Considerations for People in Recovery from Alcoholism
Non-alcoholic drinks should be treated very carefully by people with an alcohol disorder, especially in early recovery. Addiction never goes away completely, meaning that vigilance is always needed. There is always the danger that drinking a bottle of alcohol-free lager might reactivate memories of old behaviour that trigger cravings, even after long periods of sobriety.
Successful recovery is about learning new attitudes and new habits. For example, becoming self-reliant and appreciative of new pleasures rather than euphoric recall and nostalgia for past excesses. If you mimic old behaviour, then you may find yourself mimicking old responses too. Most people who value their sobriety make the sensible decision not to tempt fate in this way. After all, why would you want to revisit a pattern of behaviour that once caused you so much misery?
The Alcohol-free Drink May Contain Alcohol
Apart from the mind games triggered by memories of old behaviour, there is the more factual danger that even drinks advertised as ‘alcohol-free’ may well contain a small amount of alcohol. It may not be sufficiently present to get you drunk, but it could be enough to trigger a biochemical response in those dopamine receptors in your brain, awakening them to the possibility of a treat coming their way – in other words, the subtle re-emergence of cravings. This in itself has caused people in recovery to relapse.
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Considerations for People in Recovery from Other Addictions
All types of addiction have common factors, such as denial and cognitive dissonance (knowing what you are doing is wrong but doing it anyway). Old-timers know that any sort of compromise is dangerous because it can awaken the sleeping monster inside us. Even if your primary addiction is say, gambling then is unwise to do anything that sends a message to your subconscious brain that says ‘I can take a chance with this.’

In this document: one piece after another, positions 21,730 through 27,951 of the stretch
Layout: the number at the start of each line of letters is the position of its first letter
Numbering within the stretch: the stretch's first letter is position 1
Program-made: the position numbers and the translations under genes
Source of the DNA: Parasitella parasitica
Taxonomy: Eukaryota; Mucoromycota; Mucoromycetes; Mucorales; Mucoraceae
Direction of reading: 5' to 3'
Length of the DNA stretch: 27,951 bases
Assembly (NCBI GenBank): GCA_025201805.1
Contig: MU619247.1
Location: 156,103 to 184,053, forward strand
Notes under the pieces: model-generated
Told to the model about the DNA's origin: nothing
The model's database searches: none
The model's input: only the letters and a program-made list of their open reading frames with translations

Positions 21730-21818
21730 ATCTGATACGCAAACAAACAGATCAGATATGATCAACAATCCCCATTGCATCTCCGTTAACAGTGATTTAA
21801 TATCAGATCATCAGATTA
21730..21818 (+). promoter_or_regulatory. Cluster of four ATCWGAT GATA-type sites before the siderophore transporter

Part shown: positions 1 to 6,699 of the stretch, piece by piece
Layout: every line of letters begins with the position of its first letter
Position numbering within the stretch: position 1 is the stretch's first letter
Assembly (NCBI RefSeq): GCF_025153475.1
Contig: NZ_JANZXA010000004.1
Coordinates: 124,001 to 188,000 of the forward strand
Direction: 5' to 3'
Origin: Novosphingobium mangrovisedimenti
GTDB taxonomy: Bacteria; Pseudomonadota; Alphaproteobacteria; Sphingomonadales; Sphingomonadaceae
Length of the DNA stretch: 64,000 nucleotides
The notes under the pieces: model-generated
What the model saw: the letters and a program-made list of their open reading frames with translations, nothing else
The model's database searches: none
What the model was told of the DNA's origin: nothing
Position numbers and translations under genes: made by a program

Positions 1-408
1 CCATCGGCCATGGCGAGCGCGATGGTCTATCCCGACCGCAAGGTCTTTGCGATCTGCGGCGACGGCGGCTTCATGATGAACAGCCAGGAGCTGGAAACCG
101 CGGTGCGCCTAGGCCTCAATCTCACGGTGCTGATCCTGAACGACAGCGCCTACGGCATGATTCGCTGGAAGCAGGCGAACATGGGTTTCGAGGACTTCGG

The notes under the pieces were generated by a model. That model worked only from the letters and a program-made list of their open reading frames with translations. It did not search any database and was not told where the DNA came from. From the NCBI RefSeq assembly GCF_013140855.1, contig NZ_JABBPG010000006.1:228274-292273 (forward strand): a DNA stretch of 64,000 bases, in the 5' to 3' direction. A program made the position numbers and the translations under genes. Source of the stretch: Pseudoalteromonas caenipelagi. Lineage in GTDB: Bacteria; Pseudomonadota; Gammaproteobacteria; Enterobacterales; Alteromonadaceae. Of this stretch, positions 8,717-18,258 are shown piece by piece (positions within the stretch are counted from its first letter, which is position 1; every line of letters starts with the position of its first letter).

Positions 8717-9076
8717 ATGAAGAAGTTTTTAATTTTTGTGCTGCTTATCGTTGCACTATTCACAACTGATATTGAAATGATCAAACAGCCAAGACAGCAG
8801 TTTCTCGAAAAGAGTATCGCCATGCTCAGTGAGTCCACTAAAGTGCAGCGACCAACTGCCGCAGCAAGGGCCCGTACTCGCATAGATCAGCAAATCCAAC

Alcohol and gambling are frequently present as co-occurring disorders and the danger of relapse to one may well lead to relapse into both. The smell of beer or even just the opening of a can or bottle for some people are all that it takes to trigger cravings to drink, but those same actions could also be triggers to gamble, abuse other substances or have sex addiction too.
Nothing Changes if Nothing Changes
At Castle Craig, we recognise that every person is different. Our programme of recovery encourages people to look deeply into themselves and consider their attitudes and responses with rigorous honesty. When choices are to be made that affect a person’s sobriety we always advise caution – the prime consideration being ‘What is best for my sobriety?’ If change is to be lasting, then it is usually best to avoid revisiting behaviours that once got us into trouble.
How Can Castle Craig Help?
How Do I Pay For Rehab?
One concern we sometimes hear from people is how they will fund their rehab treatment. The cost of rehab varies depending on what kind of accommodation you choose. You can pay for treatment at Castle Craig privately, or through medical insurance, and some people receive funding through the NHS.
How Long Is the Rehab Programme?
Residential rehab treatment starts at four weeks and can go up to 12+ weeks. Research shows us that the longer you stay in rehab and are part of the residential therapy programme, the longer the likelihood of continued abstinence and stable recovery.
Who Will I Speak to When I Call?
When you call you will reach our Help Centre team who will give you all the information you need to help you decide whether to choose treatment at Castle Craig. Once you have decided that you would like to have a free screening assessment you will be put in touch with our admissions case managers who will guide you through the admissions process.
What Happens at the End of My Treatment?
Castle Craig thoroughly prepares patients before departure by creating a personalised continuing care plan which is formulated following discussions with the medical and therapeutic team. We offer an online continuing care programme which runs for 24 weeks after leaving treatment, in order to ensure a smooth transition back into your everyday life. Patients leaving treatment automatically join our alumni group where they can stay connected via our annual reunion, events, online workshops and recovery newsletters.